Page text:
. . .

Administration officials are not actively planning for a recession because they do not believe one will occur, and they worry that making such plans would validate a negative narrative about the economy and precipitate a crash, according to people involved in internal discussions.


Former Treasury secretary Larry Summers was astonished at this news, and responded:

When the economy turns down, one of the important resources we have is policymakers' credibility. Ludicrous forecasts and economically illiterate statements have dissipated the credibility of the president's economic team. It's banana republic standard to deny the statistics, bash the central bank, try to push the currency down and lash out at foreign countries.


Of course, if a recession does come, Trump's economic team will be the best people to deal with it, right? Well, no. Catherine Rampell of the Washington Post explains:

Bond markets are flashing warning signs. Stock prices are whipsawing. Some troubling economic data are rolling in, both here and abroad. All this suggests that the risk of a U.S. recession is rising.

Trump seems to be worried about getting blamed for what is coming. For months, he has been setting up the Federal Reserve as a scapegoat -- including for market swings caused by his own foolish trade wars. When stocks go up, Trump claims full credit; when they go down, it's the Fed's fault. Personal responsibility and all that.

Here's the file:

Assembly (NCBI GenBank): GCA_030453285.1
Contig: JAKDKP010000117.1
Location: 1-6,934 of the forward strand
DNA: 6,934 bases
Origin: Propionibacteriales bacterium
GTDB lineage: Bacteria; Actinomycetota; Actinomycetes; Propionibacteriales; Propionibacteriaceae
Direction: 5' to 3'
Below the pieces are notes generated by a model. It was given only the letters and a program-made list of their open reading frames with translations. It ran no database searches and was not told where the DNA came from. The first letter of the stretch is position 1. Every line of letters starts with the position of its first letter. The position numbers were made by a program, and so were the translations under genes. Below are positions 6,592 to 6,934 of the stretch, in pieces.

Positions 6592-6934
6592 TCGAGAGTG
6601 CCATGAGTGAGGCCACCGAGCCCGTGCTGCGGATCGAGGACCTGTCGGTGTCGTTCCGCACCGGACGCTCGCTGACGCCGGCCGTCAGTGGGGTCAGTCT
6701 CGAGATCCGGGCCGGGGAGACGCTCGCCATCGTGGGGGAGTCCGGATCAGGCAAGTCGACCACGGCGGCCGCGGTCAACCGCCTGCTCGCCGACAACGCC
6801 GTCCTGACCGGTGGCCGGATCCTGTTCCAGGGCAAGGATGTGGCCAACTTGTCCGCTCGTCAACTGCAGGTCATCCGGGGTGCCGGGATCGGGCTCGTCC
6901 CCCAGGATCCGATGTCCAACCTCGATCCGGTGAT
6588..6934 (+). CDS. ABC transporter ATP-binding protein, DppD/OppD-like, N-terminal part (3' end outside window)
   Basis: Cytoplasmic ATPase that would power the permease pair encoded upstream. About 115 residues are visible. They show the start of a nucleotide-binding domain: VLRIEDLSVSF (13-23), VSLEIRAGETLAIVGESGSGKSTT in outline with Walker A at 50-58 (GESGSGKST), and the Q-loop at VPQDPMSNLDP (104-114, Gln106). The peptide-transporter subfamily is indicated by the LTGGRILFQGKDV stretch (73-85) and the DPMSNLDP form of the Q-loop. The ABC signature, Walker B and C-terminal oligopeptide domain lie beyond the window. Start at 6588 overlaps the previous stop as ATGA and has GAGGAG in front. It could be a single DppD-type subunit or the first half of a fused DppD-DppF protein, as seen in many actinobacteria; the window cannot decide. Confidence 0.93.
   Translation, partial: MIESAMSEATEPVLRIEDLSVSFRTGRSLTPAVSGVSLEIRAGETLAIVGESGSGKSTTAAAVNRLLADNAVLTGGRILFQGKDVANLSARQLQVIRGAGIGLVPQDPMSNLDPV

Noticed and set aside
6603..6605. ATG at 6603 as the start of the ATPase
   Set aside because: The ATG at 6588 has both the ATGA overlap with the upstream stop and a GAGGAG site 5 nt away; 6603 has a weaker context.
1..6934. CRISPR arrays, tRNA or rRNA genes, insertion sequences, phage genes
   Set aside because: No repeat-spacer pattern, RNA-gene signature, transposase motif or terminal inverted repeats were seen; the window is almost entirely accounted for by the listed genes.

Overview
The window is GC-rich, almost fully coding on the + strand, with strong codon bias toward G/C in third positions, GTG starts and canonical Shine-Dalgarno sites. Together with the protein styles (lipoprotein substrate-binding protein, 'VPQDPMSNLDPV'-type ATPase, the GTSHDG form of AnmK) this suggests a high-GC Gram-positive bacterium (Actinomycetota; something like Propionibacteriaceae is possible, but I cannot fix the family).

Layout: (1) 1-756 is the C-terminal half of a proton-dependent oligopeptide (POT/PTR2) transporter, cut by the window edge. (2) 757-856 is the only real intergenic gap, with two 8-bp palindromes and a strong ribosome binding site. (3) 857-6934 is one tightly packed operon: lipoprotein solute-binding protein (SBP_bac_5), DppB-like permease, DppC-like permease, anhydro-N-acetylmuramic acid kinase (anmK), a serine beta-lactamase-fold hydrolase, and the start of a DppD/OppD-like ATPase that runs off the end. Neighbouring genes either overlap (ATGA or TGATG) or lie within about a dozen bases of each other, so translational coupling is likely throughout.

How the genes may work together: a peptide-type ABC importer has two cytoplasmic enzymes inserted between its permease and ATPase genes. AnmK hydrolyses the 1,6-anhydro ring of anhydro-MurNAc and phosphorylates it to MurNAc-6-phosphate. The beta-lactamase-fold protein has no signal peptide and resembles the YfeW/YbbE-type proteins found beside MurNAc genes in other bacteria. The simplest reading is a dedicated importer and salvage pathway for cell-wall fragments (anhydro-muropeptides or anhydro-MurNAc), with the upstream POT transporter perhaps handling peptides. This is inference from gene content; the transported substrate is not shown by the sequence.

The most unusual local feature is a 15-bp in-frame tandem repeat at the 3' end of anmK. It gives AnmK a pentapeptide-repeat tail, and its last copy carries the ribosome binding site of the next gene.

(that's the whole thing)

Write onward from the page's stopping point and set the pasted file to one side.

My view on what he (and the rest of us) should be fixed on is slightly different. If indeed we have a downturn, Trump might or might not be the cause; the exact triggers of recession are often hard to pinpoint. But you know what would unequivocally be his fault, rather than fickle fortune?

A badly mismanaged recession. Which seems inevitable if, indeed, recession strikes.

If things go south, this administration doesn't have a plan. It never had a plan. And it doesn't have competent personnel in place to come up with a plan.

Trump's economic brain trust consists of a guy who plays an economist on TV, a crank who has been disowned by the (real) economics profession and the producer of "The Lego Batman Movie."


For the record, that last paragraph refers to Larry Kudlow (former CNBC personality), Peter Navarro (who recently suggested the Wall Street Journal editorial page sounded communist), and Steve Mnuchin (described as "earning the coveted title of the greatest sycophant in Cabinet history" ).

So there's nothing to worry about. With this dream team in place, what could possibly go wrong?

Maybe Trump is playing multidimensional chess, though. Maybe buying Greenland will solve all our problems, somehow. Hey, it worked out great for Leif Eriksson, didn't it?